Alcock, Pearl

Pearl Alcock moved to London from Jamaica in the 1950’s, abandoning her marriage in Jamaica. First finding work as a maid, by the 1970s she had opened a dress shop in Brixton, London and later ran a cafe and an illegal shebeen (a place where alcoholic drinks were sold without a license), popular with the local gay community.

Pearl only began paining in the 1980’s when aged in her 50’s and carried on right up to her death in 2006. Following the 1985 Brixton uprising both her shop and bar failed and she found herself on the dole and unable to afford a birthday card for a friend so she drew one. Alcock described this realization of her knack for drawing: “I went mad scribbling on anything I laid my hands on,” she explains, “friends admired what I had done and began to bring me materials to use, that is how I started.”

Pearl’s paintings fit into three categories: narrative portraits, mostly without titles, although she conjures some up on the spot – ‘The Africans’, ‘Woman and T’ief’, ‘Mermaid’ and ‘Merman’; flowers and abstracts, which create repeated patterns and reveal a tremendous intuitive sense of design. These are easily her most ‘sophisticated’ works in conventional terms. Birds regularly visit her visions, yellow canaries with puffed-up breasts based, elongated blue birds.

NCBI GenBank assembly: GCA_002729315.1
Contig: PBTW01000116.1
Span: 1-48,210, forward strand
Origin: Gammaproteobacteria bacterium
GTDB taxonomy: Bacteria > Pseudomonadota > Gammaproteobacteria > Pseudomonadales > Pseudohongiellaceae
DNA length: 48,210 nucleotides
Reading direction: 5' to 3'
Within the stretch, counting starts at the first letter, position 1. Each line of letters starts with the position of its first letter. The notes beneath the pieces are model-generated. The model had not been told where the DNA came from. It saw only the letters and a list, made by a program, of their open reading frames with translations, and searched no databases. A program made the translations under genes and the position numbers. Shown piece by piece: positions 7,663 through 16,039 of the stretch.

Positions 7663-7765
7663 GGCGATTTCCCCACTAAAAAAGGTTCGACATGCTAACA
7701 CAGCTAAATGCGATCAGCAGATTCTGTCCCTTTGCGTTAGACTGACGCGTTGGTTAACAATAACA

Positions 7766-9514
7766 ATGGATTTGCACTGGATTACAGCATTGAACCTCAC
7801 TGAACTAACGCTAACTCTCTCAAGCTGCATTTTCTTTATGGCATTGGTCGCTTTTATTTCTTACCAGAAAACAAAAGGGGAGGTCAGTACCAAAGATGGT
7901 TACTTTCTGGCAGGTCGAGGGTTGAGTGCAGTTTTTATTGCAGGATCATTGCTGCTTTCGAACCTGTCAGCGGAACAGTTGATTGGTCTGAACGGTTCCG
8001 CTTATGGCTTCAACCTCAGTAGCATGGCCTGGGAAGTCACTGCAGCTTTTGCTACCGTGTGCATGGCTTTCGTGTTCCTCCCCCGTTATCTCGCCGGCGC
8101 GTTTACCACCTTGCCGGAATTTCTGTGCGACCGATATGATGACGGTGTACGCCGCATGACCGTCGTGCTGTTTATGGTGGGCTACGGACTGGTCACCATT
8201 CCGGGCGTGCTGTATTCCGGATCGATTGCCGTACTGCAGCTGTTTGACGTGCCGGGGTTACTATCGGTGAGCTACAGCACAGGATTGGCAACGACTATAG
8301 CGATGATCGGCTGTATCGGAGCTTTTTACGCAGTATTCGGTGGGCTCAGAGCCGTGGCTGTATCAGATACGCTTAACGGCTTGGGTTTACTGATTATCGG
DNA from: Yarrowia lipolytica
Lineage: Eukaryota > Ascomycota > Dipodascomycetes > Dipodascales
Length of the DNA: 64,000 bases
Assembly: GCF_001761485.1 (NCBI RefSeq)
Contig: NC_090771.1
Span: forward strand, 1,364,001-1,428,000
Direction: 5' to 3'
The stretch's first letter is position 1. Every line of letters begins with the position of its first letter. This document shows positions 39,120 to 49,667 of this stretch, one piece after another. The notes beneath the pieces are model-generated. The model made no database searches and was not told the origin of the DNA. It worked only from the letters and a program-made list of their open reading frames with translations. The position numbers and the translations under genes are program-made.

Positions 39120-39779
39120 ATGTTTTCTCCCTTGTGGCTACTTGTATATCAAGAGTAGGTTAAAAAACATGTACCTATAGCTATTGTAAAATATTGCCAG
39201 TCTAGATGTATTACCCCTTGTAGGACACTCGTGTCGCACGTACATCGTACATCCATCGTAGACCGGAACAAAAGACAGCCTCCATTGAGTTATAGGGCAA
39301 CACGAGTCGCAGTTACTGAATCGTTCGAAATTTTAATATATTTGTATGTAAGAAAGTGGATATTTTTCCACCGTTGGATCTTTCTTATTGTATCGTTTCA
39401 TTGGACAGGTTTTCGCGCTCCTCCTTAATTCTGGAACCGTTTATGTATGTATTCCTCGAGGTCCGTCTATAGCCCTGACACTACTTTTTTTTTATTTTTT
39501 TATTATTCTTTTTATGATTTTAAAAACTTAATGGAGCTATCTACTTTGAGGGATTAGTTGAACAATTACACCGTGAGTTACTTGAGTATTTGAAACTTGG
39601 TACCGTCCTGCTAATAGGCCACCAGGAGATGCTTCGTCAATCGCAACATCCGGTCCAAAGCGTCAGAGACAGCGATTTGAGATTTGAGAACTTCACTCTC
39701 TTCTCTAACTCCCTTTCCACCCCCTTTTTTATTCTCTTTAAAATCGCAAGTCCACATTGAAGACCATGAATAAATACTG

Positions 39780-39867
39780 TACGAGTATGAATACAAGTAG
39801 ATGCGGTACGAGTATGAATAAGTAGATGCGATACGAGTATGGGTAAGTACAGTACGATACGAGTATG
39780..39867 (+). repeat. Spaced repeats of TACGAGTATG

Monika Kinley, one of the country’s leading advocates of Outsider Art, describes her as a visual poet. In 2005 her work was included in Tate Britain’s first exhibition of art shown under the term Outsider Art.

From:; and: Sue Steward, Outsider dealing, in: The Observer, 29 Oct 2000.

Pearl Alcock
1934 Jamaica - 2006 London, UK